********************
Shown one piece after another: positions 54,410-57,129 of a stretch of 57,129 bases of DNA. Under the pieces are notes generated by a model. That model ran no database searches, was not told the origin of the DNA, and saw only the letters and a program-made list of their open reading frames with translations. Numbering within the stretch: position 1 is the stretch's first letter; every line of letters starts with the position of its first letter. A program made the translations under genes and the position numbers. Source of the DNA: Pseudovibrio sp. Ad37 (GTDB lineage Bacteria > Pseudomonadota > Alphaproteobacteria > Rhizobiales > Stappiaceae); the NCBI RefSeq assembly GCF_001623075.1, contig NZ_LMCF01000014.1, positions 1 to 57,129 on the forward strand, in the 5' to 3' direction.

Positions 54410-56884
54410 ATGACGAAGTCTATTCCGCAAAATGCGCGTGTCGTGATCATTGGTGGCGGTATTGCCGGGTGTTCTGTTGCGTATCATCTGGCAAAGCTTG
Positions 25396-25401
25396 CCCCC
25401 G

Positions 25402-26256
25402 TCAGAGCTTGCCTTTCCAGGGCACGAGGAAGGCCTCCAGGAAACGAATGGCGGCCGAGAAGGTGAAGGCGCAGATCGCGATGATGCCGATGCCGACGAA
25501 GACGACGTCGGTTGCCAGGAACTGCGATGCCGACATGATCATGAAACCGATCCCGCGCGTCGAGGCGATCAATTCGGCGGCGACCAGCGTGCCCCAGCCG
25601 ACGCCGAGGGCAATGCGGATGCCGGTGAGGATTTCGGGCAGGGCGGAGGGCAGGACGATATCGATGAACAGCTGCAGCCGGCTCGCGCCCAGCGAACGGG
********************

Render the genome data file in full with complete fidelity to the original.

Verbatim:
Shown one piece after another: positions 54,410-57,129 of a stretch of 57,129 bases of DNA. Under the pieces are notes generated by a model. That model ran no database searches, was not told the origin of the DNA, and saw only the letters and a program-made list of their open reading frames with translations. Numbering within the stretch: position 1 is the stretch's first letter; every line of letters starts with the position of its first letter. A program made the translations under genes and the position numbers. Source of the DNA: Pseudovibrio sp. Ad37 (GTDB lineage Bacteria > Pseudomonadota > Alphaproteobacteria > Rhizobiales > Stappiaceae); the NCBI RefSeq assembly GCF_001623075.1, contig NZ_LMCF01000014.1, positions 1 to 57,129 on the forward strand, in the 5' to 3' direction.

Positions 54410-56884
54410 ATGACGAAGTCTATTCCGCAAAATGCGCGTGTCGTGATCATTGGTGGCGGTATTGCCGGGTGTTCTGTTGCGTATCATCTGGCAAAGCTTG
Positions 25396-25401
25396 CCCCC
25401 G

Positions 25402-26256
25402 TCAGAGCTTGCCTTTCCAGGGCACGAGGAAGGCCTCCAGGAAACGAATGGCGGCCGAGAAGGTGAAGGCGCAGATCGCGATGATGCCGATGCCGACGAA
25501 GACGACGTCGGTTGCCAGGAACTGCGATGCCGACATGATCATGAAACCGATCCCGCGCGTCGAGGCGATCAATTCGGCGGCGACCAGCGTGCCCCAGCCG
25601 ACGCCGAGGGCAATGCGGATGCCGGTGAGGATTTCGGGCAGGGCGGAGGGCAGGACGATATCGATGAACAGCTGCAGCCGGCTCGCGCCCAGCGAACGGG